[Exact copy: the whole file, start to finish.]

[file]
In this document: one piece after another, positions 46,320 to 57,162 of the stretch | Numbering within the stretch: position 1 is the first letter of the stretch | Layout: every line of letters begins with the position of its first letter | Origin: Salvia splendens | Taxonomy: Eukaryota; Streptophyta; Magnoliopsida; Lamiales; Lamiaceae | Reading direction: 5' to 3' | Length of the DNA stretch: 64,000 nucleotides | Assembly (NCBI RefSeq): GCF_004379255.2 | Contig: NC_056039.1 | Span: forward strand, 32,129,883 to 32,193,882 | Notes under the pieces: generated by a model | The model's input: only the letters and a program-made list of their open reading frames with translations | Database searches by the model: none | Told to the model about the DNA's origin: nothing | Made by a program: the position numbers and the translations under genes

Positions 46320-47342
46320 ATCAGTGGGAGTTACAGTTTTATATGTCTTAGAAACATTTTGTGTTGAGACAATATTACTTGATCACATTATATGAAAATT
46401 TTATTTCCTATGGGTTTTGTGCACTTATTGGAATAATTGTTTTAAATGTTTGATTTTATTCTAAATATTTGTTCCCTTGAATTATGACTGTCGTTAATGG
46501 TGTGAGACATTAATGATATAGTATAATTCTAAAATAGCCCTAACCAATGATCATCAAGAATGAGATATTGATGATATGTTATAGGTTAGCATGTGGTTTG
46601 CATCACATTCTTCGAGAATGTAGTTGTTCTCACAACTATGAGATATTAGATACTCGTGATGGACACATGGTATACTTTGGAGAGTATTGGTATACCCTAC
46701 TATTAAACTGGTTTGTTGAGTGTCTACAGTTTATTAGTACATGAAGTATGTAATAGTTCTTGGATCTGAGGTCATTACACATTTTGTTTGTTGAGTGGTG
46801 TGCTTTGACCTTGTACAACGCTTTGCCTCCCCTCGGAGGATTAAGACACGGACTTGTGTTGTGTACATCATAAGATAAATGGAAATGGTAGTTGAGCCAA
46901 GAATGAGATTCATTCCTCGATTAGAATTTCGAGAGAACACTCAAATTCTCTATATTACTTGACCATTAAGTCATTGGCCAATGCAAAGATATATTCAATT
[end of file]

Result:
In this document: one piece after another, positions 46,320 to 57,162 of the stretch | Numbering within the stretch: position 1 is the first letter of the stretch | Layout: every line of letters begins with the position of its first letter | Origin: Salvia splendens | Taxonomy: Eukaryota; Streptophyta; Magnoliopsida; Lamiales; Lamiaceae | Reading direction: 5' to 3' | Length of the DNA stretch: 64,000 nucleotides | Assembly (NCBI RefSeq): GCF_004379255.2 | Contig: NC_056039.1 | Span: forward strand, 32,129,883 to 32,193,882 | Notes under the pieces: generated by a model | The model's input: only the letters and a program-made list of their open reading frames with translations | Database searches by the model: none | Told to the model about the DNA's origin: nothing | Made by a program: the position numbers and the translations under genes

Positions 46320-47342
46320 ATCAGTGGGAGTTACAGTTTTATATGTCTTAGAAACATTTTGTGTTGAGACAATATTACTTGATCACATTATATGAAAATT
46401 TTATTTCCTATGGGTTTTGTGCACTTATTGGAATAATTGTTTTAAATGTTTGATTTTATTCTAAATATTTGTTCCCTTGAATTATGACTGTCGTTAATGG
46501 TGTGAGACATTAATGATATAGTATAATTCTAAAATAGCCCTAACCAATGATCATCAAGAATGAGATATTGATGATATGTTATAGGTTAGCATGTGGTTTG
46601 CATCACATTCTTCGAGAATGTAGTTGTTCTCACAACTATGAGATATTAGATACTCGTGATGGACACATGGTATACTTTGGAGAGTATTGGTATACCCTAC
46701 TATTAAACTGGTTTGTTGAGTGTCTACAGTTTATTAGTACATGAAGTATGTAATAGTTCTTGGATCTGAGGTCATTACACATTTTGTTTGTTGAGTGGTG
46801 TGCTTTGACCTTGTACAACGCTTTGCCTCCCCTCGGAGGATTAAGACACGGACTTGTGTTGTGTACATCATAAGATAAATGGAAATGGTAGTTGAGCCAA
46901 GAATGAGATTCATTCCTCGATTAGAATTTCGAGAGAACACTCAAATTCTCTATATTACTTGACCATTAAGTCATTGGCCAATGCAAAGATATATTCAATT